A month before November’s election, four Republican legislators held a news conference in Bangor to charge that Gov. Janet Mills and the Public Utilities Commission were giving discounts to electric vehicle owners – but that other customers would have to subsidize them.

The comments came soon after the PUC approved a new set of electricity delivery rates for Central Maine Power and Versant Power, based on recent laws meant to encourage a transition to heat pumps and other efficient electric technologies.

“We know from the net energy billing rate scheme,” said Rep. Steven Foster, R-Dexter, referring to a state solar energy policy, “that when electric rates are developed that favor a few, other ratepayers are left to make up the difference.”

The election’s over now, but skepticism remains. There’s a lingering sense that, say, Mainers who live in mobile homes and drive old trucks will help well-off residents run their heat pumps and charge their Teslas.

In a recent interview, Foster took a more nuanced stance on the new, optional delivery rates for households with heat pumps, electric vehicles, heat pump water heaters and battery storage. He said he was trying to get more details to help his understanding.

“I’m not totally clear on how this is going to work, how it’s revenue-neutral,” Foster said.


The new rates approved recently by the PUC are designed to be revenue-neutral. That means there’s not supposed to be a shift in the share that each customer – or class of customers such as residential and mid-size business – pays to have power delivered.

“All rates are based on the cost of serving a customer,” said Philip Bartlett, the PUC’s chair.

Bartlett, a former Democratic legislator nominated by Mills to head the commission, said one way the new rates fairly recover costs is by charging participating customers a higher monthly basic delivery fee. For instance: Households on the Seasonal Heat Pump or Electric Technology rates will pay $31.67 a month, versus $13.44 for the typical Rate A that most people now have.

Increased revenue from selling more electricity at beneficial times is another factor, Bartlett added. Utilities have fixed system costs for poles, wires and substations. Those costs are shared among all customers. But if the system is used more in the winter to run heat pumps, or overnight to charge cars and storage batteries, the added revenue can lower the overall cost of providing power. It also can spread out use to periods when the system has excess capacity.

The new rates reflect a new reality in Maine, according to Tony Buxton, a lawyer who represents factories and mills in the Industrial Energy Consumer Group. As has long been common south of Maine, CMP has become a summer-peaking utility, meaning the highest demand on its system is in hot weather, notably for air conditioning.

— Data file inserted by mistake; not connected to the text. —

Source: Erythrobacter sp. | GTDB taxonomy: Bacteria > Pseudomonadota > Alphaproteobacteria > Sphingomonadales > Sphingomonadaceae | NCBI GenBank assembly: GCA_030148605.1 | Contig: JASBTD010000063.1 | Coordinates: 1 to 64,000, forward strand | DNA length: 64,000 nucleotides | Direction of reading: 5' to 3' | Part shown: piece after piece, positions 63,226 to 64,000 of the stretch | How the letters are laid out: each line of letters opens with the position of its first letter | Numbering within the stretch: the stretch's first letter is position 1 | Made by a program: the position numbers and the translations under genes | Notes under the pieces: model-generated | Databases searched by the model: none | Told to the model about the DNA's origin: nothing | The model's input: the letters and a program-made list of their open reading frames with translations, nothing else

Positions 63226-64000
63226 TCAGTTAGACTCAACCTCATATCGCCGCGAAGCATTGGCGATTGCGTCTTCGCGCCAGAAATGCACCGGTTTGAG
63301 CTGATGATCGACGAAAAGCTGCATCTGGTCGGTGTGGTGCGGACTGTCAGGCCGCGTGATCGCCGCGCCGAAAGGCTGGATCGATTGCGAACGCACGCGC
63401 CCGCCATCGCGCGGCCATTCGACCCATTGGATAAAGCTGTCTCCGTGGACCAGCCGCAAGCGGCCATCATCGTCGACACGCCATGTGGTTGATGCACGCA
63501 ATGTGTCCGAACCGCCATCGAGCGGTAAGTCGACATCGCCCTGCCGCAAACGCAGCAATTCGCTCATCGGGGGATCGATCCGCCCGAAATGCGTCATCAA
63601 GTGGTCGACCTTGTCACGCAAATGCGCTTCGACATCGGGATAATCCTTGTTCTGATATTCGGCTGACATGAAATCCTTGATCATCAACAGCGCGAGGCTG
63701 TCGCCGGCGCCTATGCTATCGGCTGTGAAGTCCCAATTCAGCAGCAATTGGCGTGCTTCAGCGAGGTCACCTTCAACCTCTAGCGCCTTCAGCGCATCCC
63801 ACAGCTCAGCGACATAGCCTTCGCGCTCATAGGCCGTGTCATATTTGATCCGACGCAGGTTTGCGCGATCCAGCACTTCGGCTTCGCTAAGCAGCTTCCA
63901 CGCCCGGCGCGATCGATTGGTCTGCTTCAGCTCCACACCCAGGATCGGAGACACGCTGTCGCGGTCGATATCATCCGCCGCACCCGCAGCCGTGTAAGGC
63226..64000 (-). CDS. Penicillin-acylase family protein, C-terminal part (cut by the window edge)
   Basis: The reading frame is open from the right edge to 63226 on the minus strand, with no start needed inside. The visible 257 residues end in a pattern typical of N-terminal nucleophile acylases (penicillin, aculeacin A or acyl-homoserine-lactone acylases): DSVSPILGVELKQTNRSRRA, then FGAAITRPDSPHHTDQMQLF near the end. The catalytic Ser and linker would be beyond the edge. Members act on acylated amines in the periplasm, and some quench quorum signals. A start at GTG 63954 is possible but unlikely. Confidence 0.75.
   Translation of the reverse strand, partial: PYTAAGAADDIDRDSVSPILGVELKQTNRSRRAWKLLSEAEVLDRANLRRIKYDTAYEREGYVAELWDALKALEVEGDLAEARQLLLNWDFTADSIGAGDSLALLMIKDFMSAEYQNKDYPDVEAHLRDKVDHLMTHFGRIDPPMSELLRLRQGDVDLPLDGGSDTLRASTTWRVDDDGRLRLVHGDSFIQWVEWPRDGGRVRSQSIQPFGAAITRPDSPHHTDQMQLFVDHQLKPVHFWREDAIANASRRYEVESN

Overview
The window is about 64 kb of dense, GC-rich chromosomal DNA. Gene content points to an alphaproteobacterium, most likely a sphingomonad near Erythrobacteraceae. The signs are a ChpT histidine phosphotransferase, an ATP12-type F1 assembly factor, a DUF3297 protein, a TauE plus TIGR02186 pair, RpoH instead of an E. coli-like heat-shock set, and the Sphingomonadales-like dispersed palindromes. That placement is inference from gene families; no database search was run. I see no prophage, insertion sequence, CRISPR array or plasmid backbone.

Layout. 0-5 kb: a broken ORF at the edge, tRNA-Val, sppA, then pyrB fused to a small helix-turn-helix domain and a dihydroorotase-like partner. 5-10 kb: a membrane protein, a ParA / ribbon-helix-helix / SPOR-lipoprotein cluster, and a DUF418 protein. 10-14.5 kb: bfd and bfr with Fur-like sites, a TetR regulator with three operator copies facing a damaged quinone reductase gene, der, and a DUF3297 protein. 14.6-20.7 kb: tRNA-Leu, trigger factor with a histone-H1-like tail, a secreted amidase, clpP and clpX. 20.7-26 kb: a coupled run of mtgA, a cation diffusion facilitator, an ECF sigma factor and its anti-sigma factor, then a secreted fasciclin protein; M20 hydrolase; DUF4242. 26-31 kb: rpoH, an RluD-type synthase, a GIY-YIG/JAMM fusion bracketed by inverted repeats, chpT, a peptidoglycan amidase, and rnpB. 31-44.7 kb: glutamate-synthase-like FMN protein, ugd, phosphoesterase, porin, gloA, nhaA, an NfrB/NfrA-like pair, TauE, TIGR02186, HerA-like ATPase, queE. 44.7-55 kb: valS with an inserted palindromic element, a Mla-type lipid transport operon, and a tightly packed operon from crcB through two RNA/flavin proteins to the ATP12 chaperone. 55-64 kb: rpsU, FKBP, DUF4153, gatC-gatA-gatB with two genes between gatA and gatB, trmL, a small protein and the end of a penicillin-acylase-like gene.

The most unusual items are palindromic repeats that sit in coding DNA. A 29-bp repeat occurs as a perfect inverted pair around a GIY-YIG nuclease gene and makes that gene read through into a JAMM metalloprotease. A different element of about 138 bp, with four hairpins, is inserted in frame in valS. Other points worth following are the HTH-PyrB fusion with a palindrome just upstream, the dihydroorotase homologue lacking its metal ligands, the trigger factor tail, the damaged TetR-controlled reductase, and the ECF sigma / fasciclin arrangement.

In time, CMP could again become a winter-peaking utility. But for the foreseeable future, Buxton said, encouraging winter heat pump use spreads out fixed costs and can save Mainers money. He accused Republican lawmakers of “trying to create a class war over heat pumps and EV chargers” by implying their adoption will shift costs to low-income customers.


“Anyone who thinks heat pumps are class warfare probably doesn’t believe in gravity or other forms of science,” said Buxton, who is a Democrat. “Heat pumps are a gift to regular people. Rich people don’t need them. Everyone else does.”


Another concern raised by detractors is that warming a house with a heat pump will increase electric bills so much that the household would be better off sticking with oil, Maine’s most common heating fuel. The critics note that the state-run standard offer supply rate is due to increase again in 2023, making electricity even more costly.

But experts at Efficiency Maine say it’s a faulty comparison. Heat pumps don’t use electricity to produce heat, only to run a fan and compressor. They produce more energy than they consume.

Basically, heat pumps work in the opposite way an air conditioner does: They absorb heat energy that’s present outdoors – even on a cold winter day – and transfer it using a refrigerant inside the building. The best cold-climate units produce heat even when the temperature outside is 15 degrees below zero, according to Efficiency Maine.

Efficiency Maine has an online calculator to compare costs based on units of heat energy. The calculator shows that the annual heating cost for high-performance, ductless heat pumps would be $2,297, with electricity at its current 23 cents per kilowatt-hour. That compares with an oil boiler at $3,381, assuming oil is $4 per gallon. Even in 2023, when standard offer electric rates bring a total kWh charge to a record 26 cents, the annual cost for a heat pump would be around $2,597. Air-source heat pumps also are a bargain compared with using a propane boiler, according to the calculator, with propane costing $3.30 a gallon.

It’s obvious that electric bills will rise when people use more electricity, according to Michael Stoddard, the agency’s executive director. But because heat pumps produce heat more efficiently than oil or propane units, the total household cost of heat will be less.

“All our analysis confirms it’s cheaper to make heat with a heat pump in Maine than with oil or propane,” he said. “That’s true even at today’s prices.”

Related Headlines

Comments are no longer available on this story